COMBINED KNOWLEGDE, CLEVER COLLABORATION

02 March 2020

Ingenious low-impact vehicle beats the wet and keeps pigs fed

 

Continual innovation is an integral part of the Rattlerow Farms philosophy and this winter a joint venture, with pig equipment company J Harvey Engineering, has produced a novel self-propelled, low ground pressure (LGP) feeding machine that is keeping outdoor pigs fed while reducing excessive ground damage.

 

 

A light weight machine that can tackle wet, muddy conditions and minimise land damage, the newly developed Low Ground Pressure feeder.

 

Built on the body of a Kellands/McConnel AgriBuggy – a vehicle that usually accommodates a self-propelled crop sprayer – the LGP machine has a gross weight of just 7.5 tonnes. ands is 50% lighter than the typical tractor and trailed feeder combinations used on many outdoor sites. Its a ppwerful machine, with a substantial load capacity, but it is also very capable of negotiating wet and muddy conditions because its overall laden weight is spread across a large surface area.

Rattlerow has been using the LGP feeder on outdoor units since November 2019, and it’s definitely proved an asset during this winter’s prolonged wet weather.

Adrian Lawson (l) and Fergus Harvey-Kelly (r) with Rattlerow pig unit manager George Chapman driving LGP Feeder.

 

“The high rainfall we’ve experienced in recent months has made conditions extremely difficult on our outdoor units. Even the best sites, on free-draining land, are saturated and it’s been tough trying to maintain ground conditions and prevent excessive rutting when feeding pigs and moving equipment,” says Adrian Lawson, Rattlerow Farms joint managing director.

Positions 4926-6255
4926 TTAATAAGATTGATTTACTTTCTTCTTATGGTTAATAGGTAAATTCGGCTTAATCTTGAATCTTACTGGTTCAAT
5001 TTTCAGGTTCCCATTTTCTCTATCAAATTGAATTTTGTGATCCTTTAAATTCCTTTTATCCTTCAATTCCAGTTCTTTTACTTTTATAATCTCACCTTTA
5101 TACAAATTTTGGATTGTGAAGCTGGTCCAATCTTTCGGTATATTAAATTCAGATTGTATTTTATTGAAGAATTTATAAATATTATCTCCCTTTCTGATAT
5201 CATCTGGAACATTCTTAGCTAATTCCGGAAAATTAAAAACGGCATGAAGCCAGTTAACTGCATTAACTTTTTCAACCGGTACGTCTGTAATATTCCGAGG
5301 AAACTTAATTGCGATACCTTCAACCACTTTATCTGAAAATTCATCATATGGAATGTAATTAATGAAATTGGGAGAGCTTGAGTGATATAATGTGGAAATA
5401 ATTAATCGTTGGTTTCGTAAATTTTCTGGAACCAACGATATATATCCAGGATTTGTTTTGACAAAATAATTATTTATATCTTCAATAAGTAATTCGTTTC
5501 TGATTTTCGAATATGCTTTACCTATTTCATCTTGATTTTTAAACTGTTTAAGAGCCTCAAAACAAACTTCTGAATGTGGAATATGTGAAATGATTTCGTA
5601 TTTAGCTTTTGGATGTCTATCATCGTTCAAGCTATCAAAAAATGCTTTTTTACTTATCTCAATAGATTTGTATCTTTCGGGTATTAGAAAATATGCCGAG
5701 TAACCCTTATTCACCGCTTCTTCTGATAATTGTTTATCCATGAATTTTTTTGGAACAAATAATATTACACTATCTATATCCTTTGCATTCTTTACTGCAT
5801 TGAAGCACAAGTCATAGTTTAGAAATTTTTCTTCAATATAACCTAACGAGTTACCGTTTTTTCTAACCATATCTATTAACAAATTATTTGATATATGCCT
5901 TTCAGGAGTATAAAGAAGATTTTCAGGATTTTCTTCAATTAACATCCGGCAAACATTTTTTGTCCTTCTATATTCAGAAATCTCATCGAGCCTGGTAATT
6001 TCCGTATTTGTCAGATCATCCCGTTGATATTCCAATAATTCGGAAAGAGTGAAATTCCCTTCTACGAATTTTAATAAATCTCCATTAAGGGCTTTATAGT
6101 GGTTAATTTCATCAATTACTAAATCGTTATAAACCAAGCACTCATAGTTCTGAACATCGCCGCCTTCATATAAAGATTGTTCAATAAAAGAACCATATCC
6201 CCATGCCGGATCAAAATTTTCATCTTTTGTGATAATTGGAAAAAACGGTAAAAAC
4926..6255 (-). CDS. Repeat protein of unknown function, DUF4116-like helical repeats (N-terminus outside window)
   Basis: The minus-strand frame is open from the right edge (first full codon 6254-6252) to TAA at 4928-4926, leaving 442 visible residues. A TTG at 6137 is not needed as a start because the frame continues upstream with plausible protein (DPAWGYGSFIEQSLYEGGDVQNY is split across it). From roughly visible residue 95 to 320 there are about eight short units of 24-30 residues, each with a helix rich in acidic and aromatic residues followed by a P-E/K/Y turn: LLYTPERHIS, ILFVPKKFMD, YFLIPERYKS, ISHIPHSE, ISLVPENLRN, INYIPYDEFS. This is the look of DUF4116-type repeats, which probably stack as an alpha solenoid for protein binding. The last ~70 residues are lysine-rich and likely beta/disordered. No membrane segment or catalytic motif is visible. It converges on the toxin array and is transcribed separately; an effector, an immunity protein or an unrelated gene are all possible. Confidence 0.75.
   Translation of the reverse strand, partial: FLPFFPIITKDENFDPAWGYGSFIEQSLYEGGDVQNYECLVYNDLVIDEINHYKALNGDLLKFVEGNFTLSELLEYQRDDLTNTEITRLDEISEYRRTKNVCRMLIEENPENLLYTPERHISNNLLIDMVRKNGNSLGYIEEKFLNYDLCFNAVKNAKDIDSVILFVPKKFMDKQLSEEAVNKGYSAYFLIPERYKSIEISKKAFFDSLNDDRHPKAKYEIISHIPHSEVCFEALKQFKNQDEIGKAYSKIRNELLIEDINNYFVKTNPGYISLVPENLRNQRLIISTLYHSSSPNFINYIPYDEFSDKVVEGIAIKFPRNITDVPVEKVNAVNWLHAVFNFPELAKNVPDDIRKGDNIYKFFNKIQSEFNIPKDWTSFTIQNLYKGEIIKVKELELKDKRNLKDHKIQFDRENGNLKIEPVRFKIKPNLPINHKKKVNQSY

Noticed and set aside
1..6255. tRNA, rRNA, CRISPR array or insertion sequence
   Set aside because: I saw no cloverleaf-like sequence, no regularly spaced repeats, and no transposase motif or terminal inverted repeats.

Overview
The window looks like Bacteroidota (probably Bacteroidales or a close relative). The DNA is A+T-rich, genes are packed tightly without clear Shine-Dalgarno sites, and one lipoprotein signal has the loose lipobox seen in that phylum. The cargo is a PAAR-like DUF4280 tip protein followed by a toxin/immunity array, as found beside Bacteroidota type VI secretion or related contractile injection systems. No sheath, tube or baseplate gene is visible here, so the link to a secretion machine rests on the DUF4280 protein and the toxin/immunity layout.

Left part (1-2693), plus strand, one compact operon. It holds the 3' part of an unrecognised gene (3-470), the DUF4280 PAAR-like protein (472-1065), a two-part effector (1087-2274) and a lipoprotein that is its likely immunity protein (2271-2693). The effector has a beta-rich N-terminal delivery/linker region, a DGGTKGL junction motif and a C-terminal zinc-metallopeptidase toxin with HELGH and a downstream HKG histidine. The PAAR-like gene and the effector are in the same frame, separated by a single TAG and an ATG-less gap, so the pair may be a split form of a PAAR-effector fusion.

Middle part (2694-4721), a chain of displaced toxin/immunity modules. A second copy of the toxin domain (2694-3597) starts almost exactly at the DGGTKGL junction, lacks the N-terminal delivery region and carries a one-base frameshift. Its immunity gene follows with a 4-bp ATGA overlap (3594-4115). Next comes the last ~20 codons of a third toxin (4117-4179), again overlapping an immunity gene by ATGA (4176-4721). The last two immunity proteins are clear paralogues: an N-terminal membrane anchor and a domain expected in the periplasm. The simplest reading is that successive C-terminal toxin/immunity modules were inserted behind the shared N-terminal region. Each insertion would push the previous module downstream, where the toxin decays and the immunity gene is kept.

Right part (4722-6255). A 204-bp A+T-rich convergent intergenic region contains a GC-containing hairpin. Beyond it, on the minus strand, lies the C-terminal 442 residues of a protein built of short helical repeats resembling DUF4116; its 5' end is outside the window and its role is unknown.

Adrian came up with the low-impact vehicle idea and says the machine is demonstrating clear advantages over other vehicles used on the farms.

 

Using low ground pressure vehicles can significantly reduce rutting and compaction on outdoor sites. Rattlerow has been using the LGP feeder on its outdoor farms since November. The machine has clear advantages over other farm vehicles.

“This feeder treads lightly on the land compared with other machinery and it’s proving to be a practical, economical and reliable workhorse in very wet and challenging conditions. The stockmen using it say it’s saving considerable time and reducing the impact that everyday tasks are having on the land.”

 

Fergus Harvey-Kelly, feeding technology and equipment manager at J Harvey Engineering, beleives there’s significant potential for low ground pressure equipment in the outdoor pig sector, and he’s currently exploring how some ground care technologies used in the arable sector might be adapted to suit pig businesses.

 

Robust spec

A common sight on outdoor units this winter, ruts and compaction created by unavoidable repeat journeys over the same ground during wet weather.

“Finding low ground pressure vehicles that are suitable for field feeders isn’t easy. In this case we wanted a machine that was robust and offered a similar power ratio to a tractor and we looked at alpine transporters, dumper trucks and other self-propelled sprayers. Then Martin Sergent, Rattlerow’s arable manager suggested the AgriBuggy, which did fit our spec very well,” he adds.